Although Ferry is a Germanophile, having studied in Germany, his next argument is profoundly anti-German. The only way of combatting the kind of nationalism that led to catastrophic European wars, he says, is European federalism, but this is again absurd. There is no reason to believe that, but for the European Union, Portugal would attack Estonia, Ireland Luxembourg, or Greece Denmark. The only plausible candidates for a serious military conflict on the continent are France and Germany. What Ferry is really saying is that the European Union is necessary to contain Germany. This is to subscribe to the view of the Germans as eternal militarists, the inevitable enemy of France. I do not believe, however, that but for the European Union, Germany would attack France.
The third of his reasons is that the countries of Europe must unite politically in order to compete in the world. Large countries such as China, India, and the United States have clout; there is no place for small countries. In order to be of any account in the world, then, European nations must forgo their sovereignty and become part of a heftier entity.
Apart from ignoring altogether the political difficulties of union, the impossibility of making a functioning democracy of so many different nations, and the inevitable clashes of national interest that federalization would entail, Ferry ignores the evidence that many of the most successful countries in the world are small. There is no reason why countries cannot cooperate, including militarily, without pooling their sovereignty; such pooling as has already occurred in Europe has held its prosperity back rather than enhanced it. The currency union without any kind of fiscal union has already proved disastrous for several countries, and is economically deleterious for all. But the further step of fiscal union could only be imposed by an unelected, authoritarian bureaucracy upon countries unwilling to comply, and whose interests might not be served by compliance. Sooner or later, a federation would lead to war, or at least to revolution.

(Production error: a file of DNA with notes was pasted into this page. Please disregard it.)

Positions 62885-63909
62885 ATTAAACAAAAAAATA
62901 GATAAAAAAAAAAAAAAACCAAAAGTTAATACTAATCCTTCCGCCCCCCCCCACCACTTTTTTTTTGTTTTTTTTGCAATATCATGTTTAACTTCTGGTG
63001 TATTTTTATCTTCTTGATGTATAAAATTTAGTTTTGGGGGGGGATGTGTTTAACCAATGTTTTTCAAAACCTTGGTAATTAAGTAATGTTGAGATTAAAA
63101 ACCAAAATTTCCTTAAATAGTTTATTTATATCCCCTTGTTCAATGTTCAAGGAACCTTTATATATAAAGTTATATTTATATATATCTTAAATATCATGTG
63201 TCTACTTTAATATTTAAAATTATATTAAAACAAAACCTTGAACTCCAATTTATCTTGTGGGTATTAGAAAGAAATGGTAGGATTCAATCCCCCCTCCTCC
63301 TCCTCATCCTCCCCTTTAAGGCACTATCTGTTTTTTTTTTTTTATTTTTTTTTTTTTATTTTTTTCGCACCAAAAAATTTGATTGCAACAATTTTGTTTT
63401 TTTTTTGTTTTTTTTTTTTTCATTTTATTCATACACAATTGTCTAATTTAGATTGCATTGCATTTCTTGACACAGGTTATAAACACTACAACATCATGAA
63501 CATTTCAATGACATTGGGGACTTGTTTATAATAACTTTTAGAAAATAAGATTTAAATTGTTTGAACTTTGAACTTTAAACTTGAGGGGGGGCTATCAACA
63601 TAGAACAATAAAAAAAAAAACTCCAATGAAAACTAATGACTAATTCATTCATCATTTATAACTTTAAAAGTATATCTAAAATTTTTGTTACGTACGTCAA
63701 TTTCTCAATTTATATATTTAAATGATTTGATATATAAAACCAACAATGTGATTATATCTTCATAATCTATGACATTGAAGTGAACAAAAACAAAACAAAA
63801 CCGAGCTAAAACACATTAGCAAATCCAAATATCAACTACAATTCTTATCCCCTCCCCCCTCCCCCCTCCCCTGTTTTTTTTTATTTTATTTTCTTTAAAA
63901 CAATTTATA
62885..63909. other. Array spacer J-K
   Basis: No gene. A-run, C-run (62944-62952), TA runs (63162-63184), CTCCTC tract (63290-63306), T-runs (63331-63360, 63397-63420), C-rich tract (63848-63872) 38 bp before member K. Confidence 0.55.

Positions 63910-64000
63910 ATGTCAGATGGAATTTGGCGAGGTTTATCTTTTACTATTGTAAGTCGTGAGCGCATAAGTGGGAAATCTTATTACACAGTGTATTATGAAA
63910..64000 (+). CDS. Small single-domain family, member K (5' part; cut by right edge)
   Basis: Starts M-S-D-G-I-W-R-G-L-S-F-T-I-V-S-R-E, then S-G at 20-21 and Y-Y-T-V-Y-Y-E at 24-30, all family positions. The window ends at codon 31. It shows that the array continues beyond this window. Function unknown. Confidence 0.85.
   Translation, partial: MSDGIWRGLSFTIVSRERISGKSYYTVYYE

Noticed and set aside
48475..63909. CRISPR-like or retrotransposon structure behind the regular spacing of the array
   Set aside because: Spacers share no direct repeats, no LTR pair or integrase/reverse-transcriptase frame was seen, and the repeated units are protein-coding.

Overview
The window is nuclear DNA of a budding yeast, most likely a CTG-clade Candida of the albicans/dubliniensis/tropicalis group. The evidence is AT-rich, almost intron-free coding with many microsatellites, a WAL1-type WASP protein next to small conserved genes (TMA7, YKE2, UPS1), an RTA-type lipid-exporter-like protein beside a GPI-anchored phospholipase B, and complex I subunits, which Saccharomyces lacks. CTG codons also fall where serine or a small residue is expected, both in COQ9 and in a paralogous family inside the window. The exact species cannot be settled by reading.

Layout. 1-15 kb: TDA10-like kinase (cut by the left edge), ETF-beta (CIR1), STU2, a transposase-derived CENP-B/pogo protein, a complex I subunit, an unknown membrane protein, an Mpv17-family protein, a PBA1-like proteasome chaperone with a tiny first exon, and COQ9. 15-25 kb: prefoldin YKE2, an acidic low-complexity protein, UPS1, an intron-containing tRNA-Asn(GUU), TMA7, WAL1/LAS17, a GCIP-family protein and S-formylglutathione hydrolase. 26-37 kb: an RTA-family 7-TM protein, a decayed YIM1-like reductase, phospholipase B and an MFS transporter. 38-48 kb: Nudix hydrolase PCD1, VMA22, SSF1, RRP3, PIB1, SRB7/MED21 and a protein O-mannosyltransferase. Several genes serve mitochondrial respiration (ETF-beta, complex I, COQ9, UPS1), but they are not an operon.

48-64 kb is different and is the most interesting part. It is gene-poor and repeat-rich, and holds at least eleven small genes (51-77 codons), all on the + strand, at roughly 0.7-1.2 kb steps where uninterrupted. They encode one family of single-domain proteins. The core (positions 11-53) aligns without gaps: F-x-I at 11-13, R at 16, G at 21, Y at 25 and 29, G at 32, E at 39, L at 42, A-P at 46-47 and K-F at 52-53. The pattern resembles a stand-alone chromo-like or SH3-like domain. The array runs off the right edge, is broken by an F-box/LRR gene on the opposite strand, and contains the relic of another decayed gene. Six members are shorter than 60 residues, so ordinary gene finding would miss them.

Feeble and sketchy as Ferry’s arguments are, no European federalist ever provides any better. They are trotted out with monotonous regularity, like the stories of someone with Alzheimer’s, and anyone who raises objections, however obvious and unanswerable, is immediately compared to a rabid nationalist, as if to be attached to a national identity were itself a symptom of hating everyone else. There are such rabid nationalists, to be sure. Forced federation is the best way of ensuring their increase in numbers and influence.
As the history of the world amply demonstrates, the mere badness of an idea does nothing to halt its progress. Europe is sleepwalking (yet again) to cataclysm.